Gamzu, who says Sourasky is “the best medical center in the country in terms of innovation and clinical and basic research,” apparently has more academic degrees than any of his Israeli peers in medical administration. The son of a silversmith father and a mother who worked in health promotion, Gamzu began studying medicine at Ben-Gurion University and after two years moved to Tel Aviv University’s Sackler Medical Faculty because he wanted to do research that he couldn’t do in Beersheba.

Gamzu became an academic laboratory technician for the Health Ministry and was a researcher and lab technician at the maternity hospital’s Institute for Fertility Research.

After earning his MD, he specialized as an obstetrician, gynecologist and surgeon at Lis Hospital and continued at Sackler for a doctoral degree. A master’s degree in healthcare administration from the Recanati Graduate School of Business Administration was the next in his collection, followed by master’s degree in business administration from the same school. In 2008, at Ichilov, feeling the need to learn more, especially to “understand how to run things,” he completed a bachelor’s degree in law at TAU as well.

In addition to all this, Gamzu participated a decade ago in the European Health Leadership Program in France and a research fellowship at the Radboud Medical Center in Nijmegen, Holland. In 2003, he became a senior lecturer at Sackler; six years ago he was named an associate professor there; four years ago an associate professor at TAU ’s School of Public Health and three years ago a professor at TAU ’s School of Management. Gamzu also found the time to publish 65 medical journal articles in his fields and actively participated in or presented at 35 medical conferences.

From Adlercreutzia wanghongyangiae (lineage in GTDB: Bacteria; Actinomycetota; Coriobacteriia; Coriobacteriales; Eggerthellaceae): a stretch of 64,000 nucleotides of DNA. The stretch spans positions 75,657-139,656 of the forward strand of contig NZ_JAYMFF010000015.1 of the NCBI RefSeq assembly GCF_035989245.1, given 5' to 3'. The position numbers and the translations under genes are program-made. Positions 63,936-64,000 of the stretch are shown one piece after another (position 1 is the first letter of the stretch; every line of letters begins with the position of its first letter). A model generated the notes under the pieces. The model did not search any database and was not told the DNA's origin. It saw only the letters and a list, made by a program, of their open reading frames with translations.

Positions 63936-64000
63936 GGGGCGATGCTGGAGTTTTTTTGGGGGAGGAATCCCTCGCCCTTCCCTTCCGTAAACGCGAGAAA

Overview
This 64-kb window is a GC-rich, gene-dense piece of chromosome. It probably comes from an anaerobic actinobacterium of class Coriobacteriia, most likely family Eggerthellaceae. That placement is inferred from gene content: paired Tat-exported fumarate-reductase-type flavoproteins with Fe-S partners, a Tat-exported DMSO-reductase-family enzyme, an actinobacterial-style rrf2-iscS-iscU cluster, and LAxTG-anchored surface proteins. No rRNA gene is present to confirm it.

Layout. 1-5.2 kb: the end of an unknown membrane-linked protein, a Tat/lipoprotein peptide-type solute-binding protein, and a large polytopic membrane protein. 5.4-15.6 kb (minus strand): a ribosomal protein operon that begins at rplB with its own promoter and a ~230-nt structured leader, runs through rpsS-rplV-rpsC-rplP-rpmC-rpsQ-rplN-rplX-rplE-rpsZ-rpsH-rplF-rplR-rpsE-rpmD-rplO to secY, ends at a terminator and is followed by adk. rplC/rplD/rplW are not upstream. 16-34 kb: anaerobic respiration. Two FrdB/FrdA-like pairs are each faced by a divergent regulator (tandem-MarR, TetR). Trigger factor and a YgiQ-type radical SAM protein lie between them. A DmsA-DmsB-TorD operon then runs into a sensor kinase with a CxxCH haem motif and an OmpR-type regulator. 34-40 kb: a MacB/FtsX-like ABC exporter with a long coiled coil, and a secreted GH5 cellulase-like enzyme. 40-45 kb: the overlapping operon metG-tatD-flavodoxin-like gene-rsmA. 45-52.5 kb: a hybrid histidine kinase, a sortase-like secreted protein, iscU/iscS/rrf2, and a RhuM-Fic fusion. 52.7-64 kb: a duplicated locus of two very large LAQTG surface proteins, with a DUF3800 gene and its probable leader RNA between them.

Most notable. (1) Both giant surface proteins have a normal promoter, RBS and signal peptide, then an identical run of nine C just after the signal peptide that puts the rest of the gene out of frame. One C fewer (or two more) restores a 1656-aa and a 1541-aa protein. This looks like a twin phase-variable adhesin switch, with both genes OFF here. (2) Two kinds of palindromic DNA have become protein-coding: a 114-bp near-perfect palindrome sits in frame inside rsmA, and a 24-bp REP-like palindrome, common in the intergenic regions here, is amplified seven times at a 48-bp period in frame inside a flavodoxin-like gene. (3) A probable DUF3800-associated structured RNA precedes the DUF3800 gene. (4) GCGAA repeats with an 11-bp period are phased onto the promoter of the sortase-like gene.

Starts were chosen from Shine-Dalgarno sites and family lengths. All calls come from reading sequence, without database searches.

On the eve of Passover, Gamzu, with his staff, celebrated the move of a ninth internal medicine department to the Ofer building. The Ofer building also includes an innovative research floor where Gamzu predicts researchers will discover new drugs and other medical technologies, developments that will further enhance Israel’s advanced medical work. Sourasky recently inaugurated a first-of-its-kind information center and queue-shortening shortening service.

Sourasky, he told The Jerusalem Post in an interview, “is among the largest medical centers in the world, innovative and dynamic, and it provides the highest quality and best treatment experience in the world. Our medical, administrative and logistical staff are sought worldwide. It is for every Israeli, of every nationality and religion, of every origin, of every color, for the poor and the rich,” he said.


MEDICINE, BOTH in Israel and abroad, is undergoing a digital revolution, said Gamzu.

“This makes it possible to deal with a lot more data and suit medical processes to the patient. The amount of medical data is tremendous. When we decide, for example, what group of drugs to give to diabetics, there is a difference between what benefits an overweight patient and what helps a slim one. Lung cancer in a non-smoker is different from that in a smoker. At present, we see only the tip of the iceberg. We still use too little information. There is a lot more, but most is not analyzed. The medical teams have to make decisions, but they can’t digest all the data rapidly.”